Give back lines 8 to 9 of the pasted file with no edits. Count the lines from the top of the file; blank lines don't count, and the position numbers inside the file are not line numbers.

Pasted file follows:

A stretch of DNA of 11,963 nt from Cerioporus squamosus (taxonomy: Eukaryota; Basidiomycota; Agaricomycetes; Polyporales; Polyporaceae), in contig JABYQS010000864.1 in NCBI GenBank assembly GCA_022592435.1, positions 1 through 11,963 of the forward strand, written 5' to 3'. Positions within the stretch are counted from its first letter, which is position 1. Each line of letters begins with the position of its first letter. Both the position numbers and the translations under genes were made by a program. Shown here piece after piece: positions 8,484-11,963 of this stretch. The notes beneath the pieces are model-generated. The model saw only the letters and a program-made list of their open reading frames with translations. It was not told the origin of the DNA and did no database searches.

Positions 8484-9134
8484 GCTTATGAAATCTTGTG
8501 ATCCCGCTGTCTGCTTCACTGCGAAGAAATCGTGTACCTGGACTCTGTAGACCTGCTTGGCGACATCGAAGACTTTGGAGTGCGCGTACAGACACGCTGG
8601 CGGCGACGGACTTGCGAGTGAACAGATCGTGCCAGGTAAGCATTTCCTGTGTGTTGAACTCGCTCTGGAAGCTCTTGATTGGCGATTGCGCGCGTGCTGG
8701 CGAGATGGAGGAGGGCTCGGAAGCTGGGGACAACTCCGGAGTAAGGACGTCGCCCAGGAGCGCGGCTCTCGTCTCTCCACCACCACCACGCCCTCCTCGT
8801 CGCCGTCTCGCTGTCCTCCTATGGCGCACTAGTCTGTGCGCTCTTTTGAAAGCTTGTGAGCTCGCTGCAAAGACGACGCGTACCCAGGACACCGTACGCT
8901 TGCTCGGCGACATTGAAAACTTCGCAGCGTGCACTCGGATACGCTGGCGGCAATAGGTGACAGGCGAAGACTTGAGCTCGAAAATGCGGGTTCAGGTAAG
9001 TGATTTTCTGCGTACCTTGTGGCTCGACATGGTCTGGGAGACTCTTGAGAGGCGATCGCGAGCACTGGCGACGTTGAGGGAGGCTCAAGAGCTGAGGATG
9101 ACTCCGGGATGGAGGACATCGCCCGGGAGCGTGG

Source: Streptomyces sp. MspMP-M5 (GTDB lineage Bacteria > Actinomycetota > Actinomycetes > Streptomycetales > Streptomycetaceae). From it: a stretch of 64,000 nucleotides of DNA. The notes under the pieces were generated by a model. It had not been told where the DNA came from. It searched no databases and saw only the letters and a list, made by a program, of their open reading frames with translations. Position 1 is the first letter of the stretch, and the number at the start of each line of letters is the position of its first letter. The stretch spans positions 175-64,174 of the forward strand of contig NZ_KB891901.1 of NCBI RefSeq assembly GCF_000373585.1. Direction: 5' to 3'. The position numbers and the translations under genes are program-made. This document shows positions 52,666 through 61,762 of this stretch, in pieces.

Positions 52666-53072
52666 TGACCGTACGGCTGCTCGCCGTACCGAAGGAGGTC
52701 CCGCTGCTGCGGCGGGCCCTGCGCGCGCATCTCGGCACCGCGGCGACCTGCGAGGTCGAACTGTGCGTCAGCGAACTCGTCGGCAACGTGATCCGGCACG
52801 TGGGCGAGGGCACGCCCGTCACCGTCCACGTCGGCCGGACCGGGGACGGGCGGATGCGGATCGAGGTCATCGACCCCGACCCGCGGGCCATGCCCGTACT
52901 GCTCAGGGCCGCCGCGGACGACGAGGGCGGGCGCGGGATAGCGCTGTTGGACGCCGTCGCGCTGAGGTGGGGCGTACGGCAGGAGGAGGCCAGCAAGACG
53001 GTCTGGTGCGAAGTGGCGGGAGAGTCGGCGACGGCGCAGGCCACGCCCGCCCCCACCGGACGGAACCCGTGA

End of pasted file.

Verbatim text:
8901 TGCTCGGCGACATTGAAAACTTCGCAGCGTGCACTCGGATACGCTGGCGGCAATAGGTGACAGGCGAAGACTTGAGCTCGAAAATGCGGGTTCAGGTAAG
9001 TGATTTTCTGCGTACCTTGTGGCTCGACATGGTCTGGGAGACTCTTGAGAGGCGATCGCGAGCACTGGCGACGTTGAGGGAGGCTCAAGAGCTGAGGATG